Aeolus, the European Space Agency’s wind sensing satellite, is ready to be shipped to the launch site in French Guiana.
Aeolus, the European Space Agency’s wind sensing satellite, is ready for to be shipped to the launch site. It will cross the Atlantic on the Airbus vessel “Ciudad de Cádiz" to Kourou, French Guiana, where a Vega launcher will send it to orbit on 21 August.
It is the first time Airbus will transport one of its satellites on-board its own vessel. Air transportation was considered too risky — the instrument is so sensitive that it could be damaged by a sudden loss of pressure.
The 1.33-tonne spacecraft, primed by Airbus, features the first ever space-borne LIDAR (LIght Detection And Ranging) instrument called Aladin, which uses the Doppler effect to determine the wind speed at varying altitudes.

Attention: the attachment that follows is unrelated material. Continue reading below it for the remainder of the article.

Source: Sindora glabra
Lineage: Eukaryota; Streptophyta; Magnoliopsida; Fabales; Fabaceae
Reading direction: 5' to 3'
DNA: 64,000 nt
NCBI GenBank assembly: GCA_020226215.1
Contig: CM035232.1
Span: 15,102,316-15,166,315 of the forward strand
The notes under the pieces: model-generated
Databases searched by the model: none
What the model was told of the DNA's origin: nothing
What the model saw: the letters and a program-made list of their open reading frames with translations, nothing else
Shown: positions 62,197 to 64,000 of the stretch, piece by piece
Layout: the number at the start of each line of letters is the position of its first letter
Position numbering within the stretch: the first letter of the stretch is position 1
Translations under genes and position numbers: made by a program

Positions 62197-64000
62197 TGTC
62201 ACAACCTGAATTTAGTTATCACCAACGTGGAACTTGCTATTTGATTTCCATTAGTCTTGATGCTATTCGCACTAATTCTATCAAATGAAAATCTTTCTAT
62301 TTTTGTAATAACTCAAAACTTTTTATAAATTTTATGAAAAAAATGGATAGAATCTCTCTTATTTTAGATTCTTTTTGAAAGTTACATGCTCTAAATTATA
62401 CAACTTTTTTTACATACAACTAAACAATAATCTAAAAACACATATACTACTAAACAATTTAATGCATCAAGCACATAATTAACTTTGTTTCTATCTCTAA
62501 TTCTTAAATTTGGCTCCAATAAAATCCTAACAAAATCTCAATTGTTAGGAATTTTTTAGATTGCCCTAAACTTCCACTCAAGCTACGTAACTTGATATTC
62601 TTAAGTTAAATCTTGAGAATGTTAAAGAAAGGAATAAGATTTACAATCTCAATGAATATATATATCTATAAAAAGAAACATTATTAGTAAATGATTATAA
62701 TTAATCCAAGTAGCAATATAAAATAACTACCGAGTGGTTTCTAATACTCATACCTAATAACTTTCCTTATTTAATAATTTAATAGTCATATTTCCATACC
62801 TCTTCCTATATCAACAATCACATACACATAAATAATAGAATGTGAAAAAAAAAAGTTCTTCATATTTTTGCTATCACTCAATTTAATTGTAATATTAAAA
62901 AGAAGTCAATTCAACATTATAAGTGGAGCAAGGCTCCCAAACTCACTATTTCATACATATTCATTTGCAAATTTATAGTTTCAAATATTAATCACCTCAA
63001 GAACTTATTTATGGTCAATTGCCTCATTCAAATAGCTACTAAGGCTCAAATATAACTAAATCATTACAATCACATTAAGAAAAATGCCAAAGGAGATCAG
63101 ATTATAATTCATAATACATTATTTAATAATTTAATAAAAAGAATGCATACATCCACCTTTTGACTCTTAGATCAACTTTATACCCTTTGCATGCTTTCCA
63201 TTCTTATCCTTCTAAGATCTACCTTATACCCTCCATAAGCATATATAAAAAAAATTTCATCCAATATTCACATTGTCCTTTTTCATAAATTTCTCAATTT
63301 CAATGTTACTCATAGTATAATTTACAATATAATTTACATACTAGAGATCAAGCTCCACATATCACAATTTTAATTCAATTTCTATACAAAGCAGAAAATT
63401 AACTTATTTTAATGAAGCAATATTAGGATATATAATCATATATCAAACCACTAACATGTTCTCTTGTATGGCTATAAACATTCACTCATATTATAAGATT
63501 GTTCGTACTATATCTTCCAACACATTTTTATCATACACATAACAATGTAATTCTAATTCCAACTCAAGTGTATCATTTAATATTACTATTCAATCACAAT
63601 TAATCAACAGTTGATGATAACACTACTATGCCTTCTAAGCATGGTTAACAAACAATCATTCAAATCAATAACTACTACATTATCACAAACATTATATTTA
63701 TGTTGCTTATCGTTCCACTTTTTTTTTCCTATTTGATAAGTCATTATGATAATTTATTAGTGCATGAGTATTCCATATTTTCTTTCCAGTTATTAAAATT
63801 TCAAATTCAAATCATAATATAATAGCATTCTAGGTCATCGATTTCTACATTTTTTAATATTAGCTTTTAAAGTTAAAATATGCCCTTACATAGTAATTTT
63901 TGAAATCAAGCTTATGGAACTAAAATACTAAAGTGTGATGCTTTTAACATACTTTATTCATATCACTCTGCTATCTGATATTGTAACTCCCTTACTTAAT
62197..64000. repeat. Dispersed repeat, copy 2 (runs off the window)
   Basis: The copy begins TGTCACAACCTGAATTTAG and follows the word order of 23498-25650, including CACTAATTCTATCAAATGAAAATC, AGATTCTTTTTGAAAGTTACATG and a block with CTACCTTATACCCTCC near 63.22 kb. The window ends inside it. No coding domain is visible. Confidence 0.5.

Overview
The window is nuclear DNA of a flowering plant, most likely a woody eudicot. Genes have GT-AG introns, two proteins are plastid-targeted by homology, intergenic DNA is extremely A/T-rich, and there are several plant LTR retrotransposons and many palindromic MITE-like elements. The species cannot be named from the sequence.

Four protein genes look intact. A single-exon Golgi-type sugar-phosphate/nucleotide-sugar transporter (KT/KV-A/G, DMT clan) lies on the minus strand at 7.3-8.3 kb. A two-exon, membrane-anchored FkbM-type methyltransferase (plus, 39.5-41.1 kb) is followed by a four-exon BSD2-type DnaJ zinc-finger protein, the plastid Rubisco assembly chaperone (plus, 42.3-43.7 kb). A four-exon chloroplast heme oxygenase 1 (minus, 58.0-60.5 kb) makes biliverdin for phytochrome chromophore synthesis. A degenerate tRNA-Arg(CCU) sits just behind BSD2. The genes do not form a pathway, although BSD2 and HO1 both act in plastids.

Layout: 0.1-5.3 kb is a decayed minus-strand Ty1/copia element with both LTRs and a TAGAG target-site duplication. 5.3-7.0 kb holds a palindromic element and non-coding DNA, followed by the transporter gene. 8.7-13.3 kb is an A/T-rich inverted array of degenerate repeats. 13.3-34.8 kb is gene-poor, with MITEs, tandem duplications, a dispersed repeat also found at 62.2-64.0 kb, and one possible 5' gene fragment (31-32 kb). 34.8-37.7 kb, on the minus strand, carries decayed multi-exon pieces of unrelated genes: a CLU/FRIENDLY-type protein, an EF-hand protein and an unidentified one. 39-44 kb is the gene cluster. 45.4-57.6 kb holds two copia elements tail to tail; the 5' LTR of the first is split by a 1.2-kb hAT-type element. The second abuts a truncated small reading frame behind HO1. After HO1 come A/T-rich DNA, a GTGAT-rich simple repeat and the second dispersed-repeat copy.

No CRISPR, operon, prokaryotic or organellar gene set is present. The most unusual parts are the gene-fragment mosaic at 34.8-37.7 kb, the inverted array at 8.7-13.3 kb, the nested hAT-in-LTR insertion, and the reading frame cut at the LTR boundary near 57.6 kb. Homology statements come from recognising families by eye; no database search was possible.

Aladin fires a powerful ultraviolet laser pulse down through the atmosphere and collects backscattered light, using a large 1.5m-diameter telescope, which is then analysed on-board by highly sensitive receivers to determine the Doppler shift of the signal from layers at different heights in the atmosphere.
The data from Aeolus will provide reliable wind-profile data on a global scale and is needed by meteorologists to further improve the accuracy of weather forecasts and by climatologists to better understand the global dynamics of Earth’s atmosphere.
Aeolus will orbit the Earth 15 times a day with data delivery to users within 120 minutes of the oldest measurement in each orbit. The orbit repeat cycle is 7 days (every 111 orbits) and the spacecraft will fly in a 320km orbit for three years.